The touch plague? Yes, I certainly know about that. It’s been all over the news.
“I am familiar with the touch plague, but perhaps you could elaborate on some of the details?” I ask.
Marks nods. “As you’ve probably heard from the news reports, it’s quite possibly one of the deadliest diseases that has ever appeared on this earth. We’re still not sure exactly what caused it—our best guess is that two viruses came into contact with one another and combined, but that’s all it is, a guess.” He pauses to take a breath.
“The first known case happened in Bathurst, Australia approximately three weeks ago. The patient came into the emergency room at Bathurst Base Hospital with skin that was gray in colour. The patient was also very lethargic. Doctors had no idea what had caused this, so they put the patient in quarantine. About 20 hours later, the patient had stopped breathing and was pronounced dead on the scene.”
I gulp. I certainly never read that information in any news report.
“A doctor who dealt with the patient for a minute or two ended up leaving shortly thereafter. He had already missed a flight to London, England for a guest lecture at a university because the hospital was understaffed that night and needed him. So he left for London and delivered the lecture as scheduled. Naturally, many people came up to him after his talk and shook hands with him, asking how his medicinal practice was going. You can probably guess where this is going. What we didn’t learn until later was that not only does the virus spread by skin-to-skin contact, it also takes 24 hours to show any symptoms. And once it’s spread in the body, it only takes about 24 more hours to kill the host.”
That much I know. but I still don’t want to believe it. I remember reading some of the reports of various countries going into a bit of a frenzy once the reports started coming in. People were coming down with the “plague” in Italy, France, Belgium, Morocco… The list goes on and on.
“For a while, we here in North America were fairly safe. Our governments were extra careful about who they did and didn’t let in and out of our countries. But as I mentioned, the virus takes 24 hours to spread before anything is noticeable. The Canadian government issued a special message to us five days ago letting us know that a case of touch plague had made its way into Canada.” Marks says the last few words as he would speak the end of a fairytale.
“Okay, so… Again, what does all of this have to do with me?”
“Right. Well, once we got the message, Cornelius Laboratories got to work finding those who might be immune to the disease. We moved swiftly by first going through medical databases for a specific strand of DNA that only a few carry. You’re one of them.”
“So that means I can’t catch the disease?”
“That’s correct. You’re very lucky,” Marks says. What he says is starting to make sense, but there’s one glaring problem with what he’s said so far.
“Alright, so I’m immune to the disease. But why isolate me then? Shouldn’t your labs start quarantining other people?”
“You’re very perceptive, In most cases, yes, the government warns people to stay indoors or wear masks, things like that. But in this case we needed to find those with an immunity because we might, by studying their DNA, figure out a way to manufacture a cure. That’s where you come in.”
“Why kidnap me then? I probably would have come with you willingly.”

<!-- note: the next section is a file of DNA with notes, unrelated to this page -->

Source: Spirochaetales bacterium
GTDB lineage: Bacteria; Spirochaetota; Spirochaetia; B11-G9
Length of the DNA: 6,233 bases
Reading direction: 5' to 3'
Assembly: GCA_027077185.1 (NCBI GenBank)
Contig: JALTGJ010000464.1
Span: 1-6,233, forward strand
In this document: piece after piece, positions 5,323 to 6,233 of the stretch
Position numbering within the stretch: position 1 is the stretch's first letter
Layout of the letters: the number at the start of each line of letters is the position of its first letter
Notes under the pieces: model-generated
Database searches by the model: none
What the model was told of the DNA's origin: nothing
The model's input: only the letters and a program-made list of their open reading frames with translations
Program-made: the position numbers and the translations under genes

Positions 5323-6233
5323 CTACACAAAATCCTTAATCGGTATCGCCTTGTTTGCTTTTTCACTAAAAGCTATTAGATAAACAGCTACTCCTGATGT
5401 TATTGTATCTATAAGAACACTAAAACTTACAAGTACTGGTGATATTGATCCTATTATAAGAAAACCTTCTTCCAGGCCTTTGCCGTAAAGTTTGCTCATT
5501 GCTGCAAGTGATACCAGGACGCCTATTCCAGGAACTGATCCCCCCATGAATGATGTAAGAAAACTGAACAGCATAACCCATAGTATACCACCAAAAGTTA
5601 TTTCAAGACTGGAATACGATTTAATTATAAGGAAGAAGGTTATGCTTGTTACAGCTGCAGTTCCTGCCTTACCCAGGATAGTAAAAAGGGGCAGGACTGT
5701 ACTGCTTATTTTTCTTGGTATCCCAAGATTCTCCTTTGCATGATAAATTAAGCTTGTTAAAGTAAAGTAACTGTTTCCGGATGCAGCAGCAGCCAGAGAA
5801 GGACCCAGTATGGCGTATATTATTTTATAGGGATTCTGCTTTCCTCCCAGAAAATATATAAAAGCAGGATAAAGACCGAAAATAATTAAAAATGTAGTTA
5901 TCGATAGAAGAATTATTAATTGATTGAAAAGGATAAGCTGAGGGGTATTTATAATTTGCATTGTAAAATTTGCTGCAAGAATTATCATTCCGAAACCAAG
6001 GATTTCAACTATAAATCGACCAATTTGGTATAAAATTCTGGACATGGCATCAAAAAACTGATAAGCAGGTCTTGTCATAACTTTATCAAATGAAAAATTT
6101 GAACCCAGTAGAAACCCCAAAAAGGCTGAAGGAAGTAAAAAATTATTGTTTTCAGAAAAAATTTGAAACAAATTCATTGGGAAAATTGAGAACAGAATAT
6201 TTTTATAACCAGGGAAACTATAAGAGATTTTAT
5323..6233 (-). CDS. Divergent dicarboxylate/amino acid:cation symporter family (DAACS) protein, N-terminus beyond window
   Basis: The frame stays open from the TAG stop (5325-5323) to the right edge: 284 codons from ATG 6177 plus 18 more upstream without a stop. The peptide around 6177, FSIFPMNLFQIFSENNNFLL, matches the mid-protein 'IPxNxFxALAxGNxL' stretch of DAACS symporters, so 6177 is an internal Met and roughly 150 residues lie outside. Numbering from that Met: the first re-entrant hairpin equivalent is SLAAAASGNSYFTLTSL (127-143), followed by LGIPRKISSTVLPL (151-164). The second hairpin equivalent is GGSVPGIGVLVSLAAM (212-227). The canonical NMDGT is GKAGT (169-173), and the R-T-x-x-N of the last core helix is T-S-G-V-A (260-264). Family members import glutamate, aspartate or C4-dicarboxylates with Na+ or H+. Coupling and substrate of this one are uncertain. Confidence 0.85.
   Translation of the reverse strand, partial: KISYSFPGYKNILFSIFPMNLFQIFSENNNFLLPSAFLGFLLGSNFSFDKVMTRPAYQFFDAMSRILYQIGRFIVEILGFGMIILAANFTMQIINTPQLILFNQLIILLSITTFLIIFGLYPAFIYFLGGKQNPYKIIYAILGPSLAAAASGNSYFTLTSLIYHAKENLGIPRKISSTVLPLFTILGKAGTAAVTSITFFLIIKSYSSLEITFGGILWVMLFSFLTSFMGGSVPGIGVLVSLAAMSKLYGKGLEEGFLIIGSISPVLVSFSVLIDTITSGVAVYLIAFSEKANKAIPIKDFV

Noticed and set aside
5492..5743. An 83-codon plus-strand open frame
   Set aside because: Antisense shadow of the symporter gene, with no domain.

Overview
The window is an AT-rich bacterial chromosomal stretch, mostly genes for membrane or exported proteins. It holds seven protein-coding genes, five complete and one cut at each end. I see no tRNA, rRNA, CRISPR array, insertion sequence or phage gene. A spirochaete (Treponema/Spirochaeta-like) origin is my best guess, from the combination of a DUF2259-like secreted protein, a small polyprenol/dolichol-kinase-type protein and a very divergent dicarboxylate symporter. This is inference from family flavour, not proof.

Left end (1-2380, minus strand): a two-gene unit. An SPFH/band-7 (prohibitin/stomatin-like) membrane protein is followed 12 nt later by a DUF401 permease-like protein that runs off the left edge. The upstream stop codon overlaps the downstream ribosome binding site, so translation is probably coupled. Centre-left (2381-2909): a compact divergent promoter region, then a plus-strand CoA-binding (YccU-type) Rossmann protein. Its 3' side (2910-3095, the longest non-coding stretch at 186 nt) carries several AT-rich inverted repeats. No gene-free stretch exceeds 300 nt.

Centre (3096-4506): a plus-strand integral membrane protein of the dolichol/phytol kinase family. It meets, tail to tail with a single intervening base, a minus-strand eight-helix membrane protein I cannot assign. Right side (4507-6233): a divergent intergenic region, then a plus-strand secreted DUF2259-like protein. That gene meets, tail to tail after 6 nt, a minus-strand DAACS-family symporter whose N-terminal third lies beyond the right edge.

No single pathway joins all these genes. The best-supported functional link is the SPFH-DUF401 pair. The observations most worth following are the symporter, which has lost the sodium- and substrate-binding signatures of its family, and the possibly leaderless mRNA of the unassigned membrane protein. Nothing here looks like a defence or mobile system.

“We didn’t want to take any chances,” Marks says sheepishly. He looks genuinely embarrassed. I’m pretty pissed off that this happened, but given the circumstances there’s not too much I can do. Besides, Marks might be able to provide more information on the plague than I currently have.
“And I know what your next question is going to be. The reason we haven’t performed any tests on you thus far is that this particular lab building isn’t equipped with all of the necessary materials for testing. That one, as you might guess, is in Ottawa. This is just a temporary sterile quarantine chamber.”
“I guess we’re going to Ottawa, then?”
“That’s correct, Ms. Stiles. I’ll leave the room while you change.” Marks does just that and when he closes a door, a panel beside the bed slides open revealing a closet. In it are clothes, every single item being in a plastic bag. It’s only then that I look down at myself and see that I’m wearing one of those gross hospital gowns. I take it off and choose a blue t-shirt and black pants.
“Okay, I’m ready,” I yell, hoping Marks is only on the other side of the door. He is, and the door immediately opens again. “Why do all the clothes need to be sterile? I’m immune, aren’t I?”
“Yes, but the rest of us aren’t. The plague can live on more or less any surface until it comes into contact with a living host. Again, we can’t take any chances. Now, if you’ll follow me.” Marks doesn’t wait for my reply and begins to walk out the door. I follow, looking around at my new surroundings immediately as I leave the room. I try to look for a possible method of escape, but the hallway is just as featureless as my room. Cornelius Laboratories’ official motto really should be “There’s no escape.”
We walk for what seems like days (it’s really minutes) until we reach a garage. The only vehicle there is a large, box-shaped vehicle. This is what we’ll be traveling in? Marks seems to sense my dismay.
“Yes, it does look a little strange, but it’s essential. It’s basically a plague-proof vehicle. Once we get in the car, it starts to emit a high-pitched frequency that human ears can’t detect but are killers to the plague germs. We get into the car, Marks in the driver’s seat and me in the passenger’s seat. I look inside the car and then look behind me. I nearly gasp. What the hell are two shotguns doing lying on the back seat like that?
“Oh, those?” Marks says. “Well, one can never be too careful.”